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CD Roundup: “There’s No Leaving Now” by Tallest Man on Earth and “Synthetica” by Metric

Indie darlings Tallest Man on Earth and Metric both deliver some minor efforts.


Album: “There’s No Leaving Now”

Artist: Tallest Man on Earth

Label: Dead Oceans


There’s nothing particularly controversial about Swedish songwriter Kristian Mattson. Over the course of the last six years, Mattson built a respectable catalog of earnest folk ditties that hearken back to the early traditions of Americana under his moniker The Tallest Man on Earth.

When Mattson succeeds, he’s spellbinding, but when he falters, he’s as instantly forgettable as your dime-a-dozen coffee shop songwriter. While Mattson’s last two albums cemented his status as one of indie’s most deft songwriters in recent memory, his latest effort, “There’s No Leaving Now,” falls into the latter.

From the outset, the listener can sense a drastic shift in Mattson’s creative approach. In the opening track “To Just Grow Away,” Mattson sounds tamer, more cavalier, making it a far cry from lead tracks from his two releases. And that more or less sets the tone for an album that would make for appropriate background music for a Wes Anderson movie. From the breezy sputtering of “Revelation Blues” to the hushed crooning of “Bright Lanterns,” the album underwhelms. There are some distinguished moments like “1904” and the devastating piano-laden title track but certainly not enough to consider it redeemable by any measure.

It’s not that “There’s No Leaving Now” is a bad album. But when you consider Mattson’s potential, it’s horribly minor work from a songwriter who is anything but.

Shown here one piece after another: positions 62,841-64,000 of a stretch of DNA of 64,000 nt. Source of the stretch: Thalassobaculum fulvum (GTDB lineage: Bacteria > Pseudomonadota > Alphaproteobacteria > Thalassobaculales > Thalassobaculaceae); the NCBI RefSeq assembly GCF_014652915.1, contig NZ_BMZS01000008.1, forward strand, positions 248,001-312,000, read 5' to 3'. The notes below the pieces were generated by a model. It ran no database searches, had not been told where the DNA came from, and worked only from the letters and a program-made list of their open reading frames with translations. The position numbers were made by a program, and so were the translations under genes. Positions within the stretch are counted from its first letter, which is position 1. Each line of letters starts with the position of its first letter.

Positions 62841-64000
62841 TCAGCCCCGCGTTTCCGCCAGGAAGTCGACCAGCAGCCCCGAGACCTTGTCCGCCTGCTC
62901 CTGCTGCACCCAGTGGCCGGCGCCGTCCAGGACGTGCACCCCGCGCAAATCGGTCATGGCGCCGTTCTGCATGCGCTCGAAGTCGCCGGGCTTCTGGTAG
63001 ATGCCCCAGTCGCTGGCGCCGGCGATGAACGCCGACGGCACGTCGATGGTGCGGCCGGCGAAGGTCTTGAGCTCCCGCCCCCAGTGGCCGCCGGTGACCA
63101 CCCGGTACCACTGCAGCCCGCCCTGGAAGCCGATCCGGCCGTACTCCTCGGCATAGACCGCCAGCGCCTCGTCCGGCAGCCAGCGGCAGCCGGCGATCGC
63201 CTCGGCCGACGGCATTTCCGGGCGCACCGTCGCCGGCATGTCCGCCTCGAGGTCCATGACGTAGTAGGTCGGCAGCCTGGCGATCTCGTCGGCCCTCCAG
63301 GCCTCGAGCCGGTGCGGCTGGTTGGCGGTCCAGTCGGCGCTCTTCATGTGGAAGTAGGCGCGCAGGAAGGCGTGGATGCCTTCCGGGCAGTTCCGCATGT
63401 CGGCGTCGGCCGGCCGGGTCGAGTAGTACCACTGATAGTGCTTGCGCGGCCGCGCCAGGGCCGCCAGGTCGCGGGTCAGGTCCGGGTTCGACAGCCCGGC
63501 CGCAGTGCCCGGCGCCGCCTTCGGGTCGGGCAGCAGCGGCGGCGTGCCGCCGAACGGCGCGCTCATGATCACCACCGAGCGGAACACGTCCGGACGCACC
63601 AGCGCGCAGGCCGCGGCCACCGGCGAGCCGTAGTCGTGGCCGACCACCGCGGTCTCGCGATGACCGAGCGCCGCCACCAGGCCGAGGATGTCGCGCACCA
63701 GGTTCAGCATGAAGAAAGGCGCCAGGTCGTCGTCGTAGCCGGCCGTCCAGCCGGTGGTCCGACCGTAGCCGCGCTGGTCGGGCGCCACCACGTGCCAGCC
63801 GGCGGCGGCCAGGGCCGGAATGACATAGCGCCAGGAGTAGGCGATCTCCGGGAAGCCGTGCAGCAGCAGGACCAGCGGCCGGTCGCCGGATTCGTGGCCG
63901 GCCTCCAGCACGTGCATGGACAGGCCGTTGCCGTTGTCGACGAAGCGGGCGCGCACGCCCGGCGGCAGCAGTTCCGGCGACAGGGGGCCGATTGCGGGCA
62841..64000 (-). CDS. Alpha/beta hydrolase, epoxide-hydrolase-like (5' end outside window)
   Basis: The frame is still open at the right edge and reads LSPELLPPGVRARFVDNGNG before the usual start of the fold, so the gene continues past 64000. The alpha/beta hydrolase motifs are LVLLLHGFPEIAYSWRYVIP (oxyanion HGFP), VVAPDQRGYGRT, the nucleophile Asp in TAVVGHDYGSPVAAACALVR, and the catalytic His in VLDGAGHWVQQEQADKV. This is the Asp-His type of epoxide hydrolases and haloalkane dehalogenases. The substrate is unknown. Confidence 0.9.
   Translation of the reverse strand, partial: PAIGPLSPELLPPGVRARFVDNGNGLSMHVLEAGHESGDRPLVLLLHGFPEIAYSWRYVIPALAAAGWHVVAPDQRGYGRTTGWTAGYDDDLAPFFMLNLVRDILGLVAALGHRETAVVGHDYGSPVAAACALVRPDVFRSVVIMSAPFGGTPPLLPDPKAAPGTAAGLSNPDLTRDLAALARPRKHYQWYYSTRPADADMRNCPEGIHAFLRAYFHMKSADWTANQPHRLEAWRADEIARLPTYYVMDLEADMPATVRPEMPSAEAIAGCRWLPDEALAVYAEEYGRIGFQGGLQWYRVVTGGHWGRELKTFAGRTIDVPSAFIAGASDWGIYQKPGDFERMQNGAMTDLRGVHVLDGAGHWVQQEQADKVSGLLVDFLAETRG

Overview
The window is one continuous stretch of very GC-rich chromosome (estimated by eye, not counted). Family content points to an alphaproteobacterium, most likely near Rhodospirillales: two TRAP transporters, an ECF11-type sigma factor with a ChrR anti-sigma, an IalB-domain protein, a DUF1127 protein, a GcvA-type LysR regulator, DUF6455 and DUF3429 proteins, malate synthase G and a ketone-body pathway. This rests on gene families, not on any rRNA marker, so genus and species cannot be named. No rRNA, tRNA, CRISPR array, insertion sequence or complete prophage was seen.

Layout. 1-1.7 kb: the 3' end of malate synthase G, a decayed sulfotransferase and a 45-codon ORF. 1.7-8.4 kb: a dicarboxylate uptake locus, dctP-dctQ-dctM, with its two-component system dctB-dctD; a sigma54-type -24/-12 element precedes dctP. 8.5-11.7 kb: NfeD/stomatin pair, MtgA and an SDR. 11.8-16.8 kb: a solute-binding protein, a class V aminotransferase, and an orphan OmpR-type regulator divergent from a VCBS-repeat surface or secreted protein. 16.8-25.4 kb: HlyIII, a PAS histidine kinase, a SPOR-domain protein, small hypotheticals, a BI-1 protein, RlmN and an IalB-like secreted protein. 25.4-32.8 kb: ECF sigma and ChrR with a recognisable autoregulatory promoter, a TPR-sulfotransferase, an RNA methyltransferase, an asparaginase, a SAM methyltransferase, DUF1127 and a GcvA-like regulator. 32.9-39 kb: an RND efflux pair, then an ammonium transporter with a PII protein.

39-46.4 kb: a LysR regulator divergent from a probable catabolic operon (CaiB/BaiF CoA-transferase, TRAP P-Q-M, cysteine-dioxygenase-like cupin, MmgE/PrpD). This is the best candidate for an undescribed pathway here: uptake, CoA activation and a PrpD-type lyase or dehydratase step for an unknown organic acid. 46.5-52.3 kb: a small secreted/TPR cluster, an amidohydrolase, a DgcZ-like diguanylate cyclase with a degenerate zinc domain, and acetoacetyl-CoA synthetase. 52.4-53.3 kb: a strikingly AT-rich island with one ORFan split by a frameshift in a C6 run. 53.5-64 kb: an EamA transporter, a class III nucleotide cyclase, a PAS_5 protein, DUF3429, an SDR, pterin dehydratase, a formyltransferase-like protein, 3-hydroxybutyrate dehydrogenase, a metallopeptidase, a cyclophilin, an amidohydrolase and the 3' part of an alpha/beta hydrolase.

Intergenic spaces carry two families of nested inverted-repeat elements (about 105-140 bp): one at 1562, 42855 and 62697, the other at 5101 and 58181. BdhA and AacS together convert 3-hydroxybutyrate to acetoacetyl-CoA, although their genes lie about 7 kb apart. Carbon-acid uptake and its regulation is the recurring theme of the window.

2.5 stars out of 5 stars


Album: “Synthetica”

Artist: Metric

Label: Mom & Pop Music


Since their debut in 2003, indie outfit Metric have endured a bit of a muddled career arc. Fronted by Broken Social Scene cohorts Emily Haines and James Shaw, the band developed a comfortable niche, penning simplistic electro-rock gems with varying results. And with the release of their latest album, the aptly-titled “Synthetica,” the band’s qualitative decline has never sounded more pronounced.

In regard to production quality, “Synthetica” is top-tier. It’s rife with lush, highly compressed textures that nicely compliment the group’s ritzy aesthetic. There are moments where it sounds a bit like Sleigh Bells but devoid of all the obnoxious twee sensibilities. What “Synthetica” lacks is compelling songwriting. It’s so preoccupied with style and texture that the group neglects to actually write any decent hooks. On the title track Haines’ voice soars over a busy soundscape of sputtering synths that just sounds redundant and anticlimactic once it’s over.

Metric boasts a lot of attitude and ambition, but Haines and Shaw have run out of juice in the songwriting department. There are some interesting ideas floating around “Synthetica,” but its utter lack of cohesion and focus is where it suffers the most. Not even Lou Reed, who guests on “The Wanderlust,” could save this slab of glossy dance rock from mediocrity.


2 stars out of 5 stars

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